05 May 1414 Interim Decision Impact Statement - ATS Pacific
On 2 May 2014 the ATO published an interim Decision Impact Statement on the decision of the Full Court of the Federal Court in ATS Pacific Pty Ltd v FCT  FCAFC 33. Note that this is an interim statement only, because the taxpayer has lodged an application for special leave to appeal to the High Court. A final Decision Impact Statement will be issued after the finalisation of the High Court proceedings.
The case was about an Australian travel company (ATS), which carried on an enterprise of contracting for and making supplies to non-resident travel agents (“NR Travel Agents”) in relation to accommodation and other travel services in Australia (“Products”) which were then provided to non-resident tourists (“NR Tourists”) by Australian service providers. At first instance in the Federal Court, Bennett J held that the taxpayer contracted to supply, or ensure the supply of, the Products to the non-resident tourists, and their supply was not exempt under s 38-190 of the GST Act. In contrast, Bennett J held that the amount by which the fees charged by the taxpayer to the non-resident travel agents exceeded the cost of the Products (referred to in the judgment as “the margin”), being a fee for the arranging and booking service provided by the taxpayer (which the court held was a separate supply), was GST-free pursuant to item 2 in the table in s 38-190(1) of the GST Act: ATS Pacific Pty Ltd v FCT  FCA 341.
The Full Court of the Federal Court rejected the taxpayer’s appeals and upheld the Commissioner’s appeals. The court held that the taxpayer made one supply only, and that this supply was properly characterised as the supply of a promise to a NR travel agent to ensure that the Products were supplied to the NR tourists. The court found that this supply was wholly taxable, and that no part of the supply was GST-free.
The ATO has outlined the following administrative treatment in the light of this decision.
In the previous version of this interim Decision Impact Statement, the Commissioner advised affected taxpayers that they may lodge GST returns in accordance with Justice Bennett’s decision (for any activity statements lodged on or after 15 April 2013), without the Commissioner amending their assessments. The Commissioner noted, however, that if he was successful in his cross-appeal, he would, subject to further appeal processes being exhausted, seek to recover:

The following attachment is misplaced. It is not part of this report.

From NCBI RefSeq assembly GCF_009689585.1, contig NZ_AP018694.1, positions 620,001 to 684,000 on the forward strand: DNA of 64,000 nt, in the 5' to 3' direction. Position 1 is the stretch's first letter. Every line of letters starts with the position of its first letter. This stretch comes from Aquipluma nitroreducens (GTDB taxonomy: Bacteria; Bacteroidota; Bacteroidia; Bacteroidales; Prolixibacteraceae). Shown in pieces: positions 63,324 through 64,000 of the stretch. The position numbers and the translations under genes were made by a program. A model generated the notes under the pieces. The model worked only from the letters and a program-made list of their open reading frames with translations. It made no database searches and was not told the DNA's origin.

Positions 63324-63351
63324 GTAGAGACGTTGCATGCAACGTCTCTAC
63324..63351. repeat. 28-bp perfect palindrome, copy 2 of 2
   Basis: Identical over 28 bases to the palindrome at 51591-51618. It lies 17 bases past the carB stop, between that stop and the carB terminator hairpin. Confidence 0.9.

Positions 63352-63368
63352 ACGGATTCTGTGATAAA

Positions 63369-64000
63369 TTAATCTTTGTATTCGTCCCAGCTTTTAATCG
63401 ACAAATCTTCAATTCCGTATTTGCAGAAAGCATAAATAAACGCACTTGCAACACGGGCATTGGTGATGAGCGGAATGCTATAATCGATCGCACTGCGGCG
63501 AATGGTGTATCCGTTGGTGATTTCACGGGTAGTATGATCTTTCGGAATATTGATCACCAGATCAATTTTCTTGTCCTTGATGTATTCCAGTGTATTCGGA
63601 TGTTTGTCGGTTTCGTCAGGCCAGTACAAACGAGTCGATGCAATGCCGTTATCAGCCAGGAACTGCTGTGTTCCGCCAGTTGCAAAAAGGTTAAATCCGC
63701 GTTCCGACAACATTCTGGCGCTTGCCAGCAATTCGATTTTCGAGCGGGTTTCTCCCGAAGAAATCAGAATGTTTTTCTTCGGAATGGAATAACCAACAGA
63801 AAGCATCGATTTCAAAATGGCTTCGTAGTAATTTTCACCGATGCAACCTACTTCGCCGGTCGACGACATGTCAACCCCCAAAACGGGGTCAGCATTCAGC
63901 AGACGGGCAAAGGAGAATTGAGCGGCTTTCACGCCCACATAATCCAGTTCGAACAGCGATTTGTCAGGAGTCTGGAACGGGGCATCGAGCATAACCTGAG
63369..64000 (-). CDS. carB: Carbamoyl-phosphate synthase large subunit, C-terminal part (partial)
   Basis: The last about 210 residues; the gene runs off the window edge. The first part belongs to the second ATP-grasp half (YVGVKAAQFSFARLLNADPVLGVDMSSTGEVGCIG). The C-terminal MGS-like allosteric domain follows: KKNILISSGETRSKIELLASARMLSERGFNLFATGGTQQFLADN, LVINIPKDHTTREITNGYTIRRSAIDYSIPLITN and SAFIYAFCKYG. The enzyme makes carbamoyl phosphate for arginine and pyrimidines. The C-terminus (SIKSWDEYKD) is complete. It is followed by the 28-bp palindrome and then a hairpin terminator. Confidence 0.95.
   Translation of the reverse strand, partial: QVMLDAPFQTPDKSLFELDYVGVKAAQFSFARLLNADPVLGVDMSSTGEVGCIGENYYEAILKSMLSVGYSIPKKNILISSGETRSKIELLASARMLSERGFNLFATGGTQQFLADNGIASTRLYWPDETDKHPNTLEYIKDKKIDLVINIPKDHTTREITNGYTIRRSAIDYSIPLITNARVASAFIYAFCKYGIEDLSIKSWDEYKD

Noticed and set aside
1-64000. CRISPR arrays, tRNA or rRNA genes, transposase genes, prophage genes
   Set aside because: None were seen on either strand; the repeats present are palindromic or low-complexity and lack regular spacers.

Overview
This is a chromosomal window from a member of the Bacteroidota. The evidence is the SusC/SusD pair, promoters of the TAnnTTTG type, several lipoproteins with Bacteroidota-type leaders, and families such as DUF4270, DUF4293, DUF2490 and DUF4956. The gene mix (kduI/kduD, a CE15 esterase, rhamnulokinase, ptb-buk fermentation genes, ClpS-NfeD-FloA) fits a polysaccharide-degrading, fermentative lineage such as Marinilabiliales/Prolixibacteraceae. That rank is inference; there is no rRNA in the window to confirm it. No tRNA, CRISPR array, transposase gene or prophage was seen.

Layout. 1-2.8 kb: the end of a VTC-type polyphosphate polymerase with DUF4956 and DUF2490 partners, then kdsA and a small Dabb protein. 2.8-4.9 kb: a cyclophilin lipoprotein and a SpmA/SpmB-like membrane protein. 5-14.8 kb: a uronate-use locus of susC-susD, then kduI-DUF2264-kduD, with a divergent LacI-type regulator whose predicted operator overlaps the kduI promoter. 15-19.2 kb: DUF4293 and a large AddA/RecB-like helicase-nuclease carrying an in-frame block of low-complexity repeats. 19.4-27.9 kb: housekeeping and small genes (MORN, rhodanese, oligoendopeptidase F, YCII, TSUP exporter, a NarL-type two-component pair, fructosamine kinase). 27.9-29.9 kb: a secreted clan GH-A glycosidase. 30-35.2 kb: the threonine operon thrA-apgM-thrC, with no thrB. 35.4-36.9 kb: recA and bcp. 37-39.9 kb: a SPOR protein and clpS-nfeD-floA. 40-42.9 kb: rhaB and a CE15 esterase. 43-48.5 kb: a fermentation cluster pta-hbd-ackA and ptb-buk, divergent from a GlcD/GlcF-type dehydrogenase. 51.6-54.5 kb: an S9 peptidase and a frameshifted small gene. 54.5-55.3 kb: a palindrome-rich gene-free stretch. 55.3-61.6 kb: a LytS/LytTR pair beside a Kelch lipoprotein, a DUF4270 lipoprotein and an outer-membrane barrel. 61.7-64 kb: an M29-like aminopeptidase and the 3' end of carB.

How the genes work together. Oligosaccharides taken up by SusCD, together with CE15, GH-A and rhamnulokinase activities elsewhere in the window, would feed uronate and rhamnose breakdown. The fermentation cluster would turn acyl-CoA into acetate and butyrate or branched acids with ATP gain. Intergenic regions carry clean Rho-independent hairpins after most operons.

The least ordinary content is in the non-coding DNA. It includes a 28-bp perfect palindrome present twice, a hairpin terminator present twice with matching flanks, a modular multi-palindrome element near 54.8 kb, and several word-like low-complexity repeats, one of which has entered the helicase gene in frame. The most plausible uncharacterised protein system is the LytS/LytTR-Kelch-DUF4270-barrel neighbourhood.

- any unpaid GST on the margin that results from lodging in this manner, and
- any refunds paid to taxpayers that, following Justice Bennett’s decision, claimed refunds of GST they paid on the margin in previous tax periods.
The Commissioner will seek to recover the amounts in question only if, after the finalisation of any High Court proceedings, the Full Federal Court decision stands.
Affected taxpayers do, however, have the option of self-revising activity statements and voluntarily paying the relevant amounts now. For any taxpayer that chooses to do this, the general interest charge (GIC) applying to the amounts in question will be remitted in full (providing the self-revisions and payments are made within 28 days of the publication of this version of the interim DIS).
Taxpayers that choose to pay amounts now should contact the following ATO officer by email or by phone to confirm that the appropriate revisions to activity statements have been made and the resulting liabilities paid. This will ensure that any applicable GIC is remitted:
Craig Morelande - ATO Debt - Strategic Recovery
PH: (07) 3149 5173
On the question of refund requests for previous tax periods, the ATO advises that some taxpayers have made requests for the Commissioner to exercise the discretion under s 105-65 of Schedule 1 to the Taxation Administration Act 1953 to refund GST they paid on the margin in previous tax periods. The Commissioner appreciates the effort that these taxpayers have gone to in providing data to support their requests. However, the Commissioner will cease to consider these requests (which are based on Justice Bennett’s decision at first instance). Should the High Court overturn the Full Federal Court’s decision, the Commissioner will resume consideration of the requests, if appropriate.
The Full Federal Court decision overturns Justice Bennett’s decision at first instance. The Commissioner expects that affected taxpayers will lodge activity statements in accordance with the Full Federal Court decision.